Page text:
Bank Chiefs Grilled On Restricting Gun Sales Via Firearm-Specific Merchant Codes
All seven bank chiefs testifying before Congress on Thursday committed to upholding the Second Amendment by promising not to restrict sales of guns following the adoption of new firearm-specific transaction codes that have sparked concern over whether the tracking data might be used by payment processors to curb sales of guns and ammunition.
The CEOs made the pledge while responding to Sen. Kevin Cramer (R-N.D.), who pressed the heads of America’s biggest retail banks for a commitment to protect and process all transactions for legal goods and services—including guns—in light of what he described as political pressure to legislate social policy through corporate boardrooms instead of through the democratic processes.
Cramer said that the adoption of the new firearm-specific Merchant Category Codes (MCC) for gun and ammunition stores was foisted on the International Organization for Standardization (ISO) by liberal activists.
Major U.S. credit card companies have announced that they would implement the firearm-specific category codes, a move that was criticized by gun rights groups and two dozen Republican attorneys general as invasive, unfair, and ineffective at bolstering public safety.
Protecting All Legal Transactions
In light of the controversy surrounding the new gun-specific codes, which U.S. banks have committed to using, Cramer asked the chiefs to take a stand on protecting Americans’ Second Amendment rights.
“I want to ask each of you—as the carriers, as the acquirers, as the facilitators that are providing the capital—can you commit in front of this committee, and the pay-per-view audience that’s listening and watching, that your bank will process all transactions for the purchase of legal goods and services, and I might add constitutionally protected goods?” the Republican senator asked.
All seven bank CEOs responded in turn, each committing to processing all transactions of legal goods and services, including firearms and ammunition.
Cramer pressed Citigroup CEO Jane Fraser for “extra assurances” in this regard given the bank’s history of restricting lending to gun manufacturers.
“Citibank has in particular given me some pause. When your bank has voluntarily committed to restrict lending to firearm retail clients unless they meet your specific criteria, which in many cases exceeds the law,” Cramer said.
“I want extra assurances that law abiding gun purchasers across the country will not be discriminated against using this Merchant Category Code as a means to an end,” the senator added.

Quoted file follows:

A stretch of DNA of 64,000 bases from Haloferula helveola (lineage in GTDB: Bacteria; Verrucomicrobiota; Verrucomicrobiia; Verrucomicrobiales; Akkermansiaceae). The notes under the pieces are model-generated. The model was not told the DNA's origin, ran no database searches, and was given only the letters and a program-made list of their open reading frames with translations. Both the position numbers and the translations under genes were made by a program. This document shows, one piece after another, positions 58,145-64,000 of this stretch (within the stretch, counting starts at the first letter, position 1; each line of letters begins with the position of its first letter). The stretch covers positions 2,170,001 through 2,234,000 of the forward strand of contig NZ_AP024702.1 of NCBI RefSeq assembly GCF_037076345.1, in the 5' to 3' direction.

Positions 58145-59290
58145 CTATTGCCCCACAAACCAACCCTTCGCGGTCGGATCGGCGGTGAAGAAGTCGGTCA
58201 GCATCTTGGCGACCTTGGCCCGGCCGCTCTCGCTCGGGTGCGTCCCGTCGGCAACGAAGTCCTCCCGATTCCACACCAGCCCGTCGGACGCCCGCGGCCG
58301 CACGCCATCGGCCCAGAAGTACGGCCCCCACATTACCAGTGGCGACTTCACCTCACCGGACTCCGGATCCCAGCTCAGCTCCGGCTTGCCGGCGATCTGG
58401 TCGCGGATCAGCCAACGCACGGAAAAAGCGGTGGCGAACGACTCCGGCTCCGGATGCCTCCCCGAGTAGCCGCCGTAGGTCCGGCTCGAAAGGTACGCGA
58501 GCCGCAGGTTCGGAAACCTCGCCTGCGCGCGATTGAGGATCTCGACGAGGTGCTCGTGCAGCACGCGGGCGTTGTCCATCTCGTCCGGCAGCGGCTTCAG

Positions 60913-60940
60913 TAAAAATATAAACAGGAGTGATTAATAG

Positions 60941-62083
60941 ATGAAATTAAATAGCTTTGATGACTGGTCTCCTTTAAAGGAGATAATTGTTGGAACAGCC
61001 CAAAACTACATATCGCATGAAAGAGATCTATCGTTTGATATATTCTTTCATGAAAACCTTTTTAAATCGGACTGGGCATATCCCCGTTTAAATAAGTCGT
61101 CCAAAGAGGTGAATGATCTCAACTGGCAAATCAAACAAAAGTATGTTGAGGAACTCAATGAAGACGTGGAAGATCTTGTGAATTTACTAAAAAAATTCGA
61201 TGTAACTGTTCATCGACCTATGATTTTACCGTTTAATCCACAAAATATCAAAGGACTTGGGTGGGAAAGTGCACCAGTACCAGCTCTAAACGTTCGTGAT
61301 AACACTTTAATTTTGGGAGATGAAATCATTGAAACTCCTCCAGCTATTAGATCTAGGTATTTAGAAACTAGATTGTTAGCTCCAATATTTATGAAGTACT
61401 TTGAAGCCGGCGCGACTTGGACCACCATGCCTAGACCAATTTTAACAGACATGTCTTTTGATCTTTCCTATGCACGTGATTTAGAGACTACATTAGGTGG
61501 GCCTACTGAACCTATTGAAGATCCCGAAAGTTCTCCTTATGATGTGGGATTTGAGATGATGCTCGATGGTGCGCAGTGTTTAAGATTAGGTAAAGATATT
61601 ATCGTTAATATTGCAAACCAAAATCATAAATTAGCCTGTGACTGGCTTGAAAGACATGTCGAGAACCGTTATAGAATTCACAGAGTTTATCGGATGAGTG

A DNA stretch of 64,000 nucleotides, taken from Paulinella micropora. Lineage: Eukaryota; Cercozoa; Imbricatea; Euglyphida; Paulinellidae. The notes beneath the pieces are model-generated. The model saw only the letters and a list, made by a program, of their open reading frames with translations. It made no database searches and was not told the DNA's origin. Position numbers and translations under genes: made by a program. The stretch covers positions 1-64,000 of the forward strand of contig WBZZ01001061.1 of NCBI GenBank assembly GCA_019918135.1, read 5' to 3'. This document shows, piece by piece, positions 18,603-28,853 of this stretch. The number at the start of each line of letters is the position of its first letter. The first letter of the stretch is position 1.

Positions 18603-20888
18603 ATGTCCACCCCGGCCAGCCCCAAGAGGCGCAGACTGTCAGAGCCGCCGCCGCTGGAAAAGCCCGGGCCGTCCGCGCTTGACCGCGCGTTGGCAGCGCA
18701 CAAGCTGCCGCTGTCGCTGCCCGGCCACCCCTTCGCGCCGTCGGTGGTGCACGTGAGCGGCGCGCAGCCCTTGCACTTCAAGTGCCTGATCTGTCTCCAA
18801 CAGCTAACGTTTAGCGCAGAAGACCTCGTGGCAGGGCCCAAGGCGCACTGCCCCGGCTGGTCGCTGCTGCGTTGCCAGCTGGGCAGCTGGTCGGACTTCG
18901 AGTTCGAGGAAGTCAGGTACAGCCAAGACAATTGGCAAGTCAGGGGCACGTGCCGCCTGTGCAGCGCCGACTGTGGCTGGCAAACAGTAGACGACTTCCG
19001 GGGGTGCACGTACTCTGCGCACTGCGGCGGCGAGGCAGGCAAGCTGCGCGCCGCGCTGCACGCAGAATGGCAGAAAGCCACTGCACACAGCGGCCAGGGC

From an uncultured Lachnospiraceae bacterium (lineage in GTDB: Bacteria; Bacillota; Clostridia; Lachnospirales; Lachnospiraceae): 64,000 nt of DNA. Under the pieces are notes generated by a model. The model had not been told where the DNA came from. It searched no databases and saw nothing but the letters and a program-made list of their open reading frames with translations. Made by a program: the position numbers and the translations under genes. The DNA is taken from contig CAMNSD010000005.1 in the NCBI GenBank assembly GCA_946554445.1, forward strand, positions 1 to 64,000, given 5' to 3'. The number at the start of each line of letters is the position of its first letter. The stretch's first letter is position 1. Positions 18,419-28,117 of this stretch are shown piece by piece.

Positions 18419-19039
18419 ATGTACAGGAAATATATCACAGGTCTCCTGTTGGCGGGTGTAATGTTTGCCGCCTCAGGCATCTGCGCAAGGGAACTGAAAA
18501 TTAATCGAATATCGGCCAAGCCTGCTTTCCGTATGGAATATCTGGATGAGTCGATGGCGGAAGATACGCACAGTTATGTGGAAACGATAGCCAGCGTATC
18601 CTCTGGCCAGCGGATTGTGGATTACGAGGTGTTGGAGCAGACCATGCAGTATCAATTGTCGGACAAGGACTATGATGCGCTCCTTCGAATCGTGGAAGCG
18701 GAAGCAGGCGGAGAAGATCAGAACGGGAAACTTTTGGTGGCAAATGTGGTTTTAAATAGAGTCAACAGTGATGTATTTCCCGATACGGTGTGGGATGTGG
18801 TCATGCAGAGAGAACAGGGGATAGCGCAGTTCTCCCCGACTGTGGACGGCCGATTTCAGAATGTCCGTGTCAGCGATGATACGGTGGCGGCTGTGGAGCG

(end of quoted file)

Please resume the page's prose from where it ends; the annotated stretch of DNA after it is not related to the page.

Fraser replied by expressing Citibank’s commitment to honoring Second Amendment rights.
“We respect the Second Amendment. As I said, we do not intend to use the code to restrict or limit any purchases of firearm sales by our credit card customers. We do not do so today. We do believe in best practices for the sale of the retail sale of firearms and that is the policy that we’ve had for a while now,” she said.
Pushback on Gun-Specific Codes
In a separate move, Cramer led his Republican colleagues on the Senate Banking Committee in penning a letter to the Bank Policy Institute (BPI), urging the organization to resist political pressure to insert financial institutions into controversial social issues.
“The creation of the new [merchant category code] was celebrated widely by liberal Democrats and gun-control advocates. They have made it clear this is just the beginning of their campaign to block legal purchases of firearms,” the Republicans wrote in the letter (pdf).
Cramer and the other Committee Republicans called on members of BPI, which include the megabanks whose CEOs gave testimony on Thursday before the Senate Banking Committee, to demonstrate a commitment to process all transactions, including guns and ammunition.
More generally, the bank chiefs were urged by Republicans during the Senate hearing not to take liberal stances on social and cultural issues.
Sen. Pat Toomey (R-Penn.), the top Republican on the Senate Banking Committee, called on banks to stop “embracing a liberal [environmental, social, and governance] agenda that harms America.”
Testifying were the heads of Wells Fargo, Bank of America, JPMorgan Chase, Citigroup, Truist Financial Corporation, U.S. Bancorp, and PNC Financial Services Group.